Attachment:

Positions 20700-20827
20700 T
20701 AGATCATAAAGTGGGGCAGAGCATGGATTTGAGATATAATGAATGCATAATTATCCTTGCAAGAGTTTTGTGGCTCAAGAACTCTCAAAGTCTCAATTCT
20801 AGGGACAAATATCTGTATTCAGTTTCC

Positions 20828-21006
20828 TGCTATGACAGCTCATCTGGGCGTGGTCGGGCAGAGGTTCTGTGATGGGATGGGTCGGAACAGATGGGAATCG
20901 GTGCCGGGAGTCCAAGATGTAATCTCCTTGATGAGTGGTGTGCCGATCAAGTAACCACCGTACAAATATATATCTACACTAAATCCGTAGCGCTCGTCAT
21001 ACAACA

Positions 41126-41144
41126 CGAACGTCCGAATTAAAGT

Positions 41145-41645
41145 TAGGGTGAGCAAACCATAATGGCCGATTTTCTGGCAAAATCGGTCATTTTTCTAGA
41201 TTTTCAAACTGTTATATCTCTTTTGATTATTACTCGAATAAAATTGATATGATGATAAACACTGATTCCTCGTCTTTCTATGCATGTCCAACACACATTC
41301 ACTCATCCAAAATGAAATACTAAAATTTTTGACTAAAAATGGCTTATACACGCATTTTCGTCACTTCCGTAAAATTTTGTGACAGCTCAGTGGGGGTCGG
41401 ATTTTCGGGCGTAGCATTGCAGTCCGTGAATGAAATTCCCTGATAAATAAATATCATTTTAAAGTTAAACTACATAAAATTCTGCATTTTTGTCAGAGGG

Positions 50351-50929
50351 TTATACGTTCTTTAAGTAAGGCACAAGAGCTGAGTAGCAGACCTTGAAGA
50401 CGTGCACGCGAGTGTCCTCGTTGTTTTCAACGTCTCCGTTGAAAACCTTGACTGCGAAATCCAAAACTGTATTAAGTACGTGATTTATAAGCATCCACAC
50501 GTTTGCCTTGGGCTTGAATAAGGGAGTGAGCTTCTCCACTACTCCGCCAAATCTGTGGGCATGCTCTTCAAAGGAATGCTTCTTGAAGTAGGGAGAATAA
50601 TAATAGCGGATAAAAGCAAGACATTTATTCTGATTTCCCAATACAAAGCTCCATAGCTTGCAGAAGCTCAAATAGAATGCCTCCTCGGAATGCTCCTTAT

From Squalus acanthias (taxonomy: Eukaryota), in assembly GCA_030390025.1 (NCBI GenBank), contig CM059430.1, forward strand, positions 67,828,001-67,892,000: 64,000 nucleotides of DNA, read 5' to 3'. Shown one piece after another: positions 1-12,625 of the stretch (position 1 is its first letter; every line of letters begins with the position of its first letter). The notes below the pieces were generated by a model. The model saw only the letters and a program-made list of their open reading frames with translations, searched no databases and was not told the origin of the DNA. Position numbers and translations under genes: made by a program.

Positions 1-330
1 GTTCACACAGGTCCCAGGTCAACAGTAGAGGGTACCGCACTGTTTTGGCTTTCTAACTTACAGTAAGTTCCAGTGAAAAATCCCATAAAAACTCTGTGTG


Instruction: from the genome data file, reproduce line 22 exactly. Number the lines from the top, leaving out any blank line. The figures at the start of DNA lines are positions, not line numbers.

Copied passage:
Positions 1-330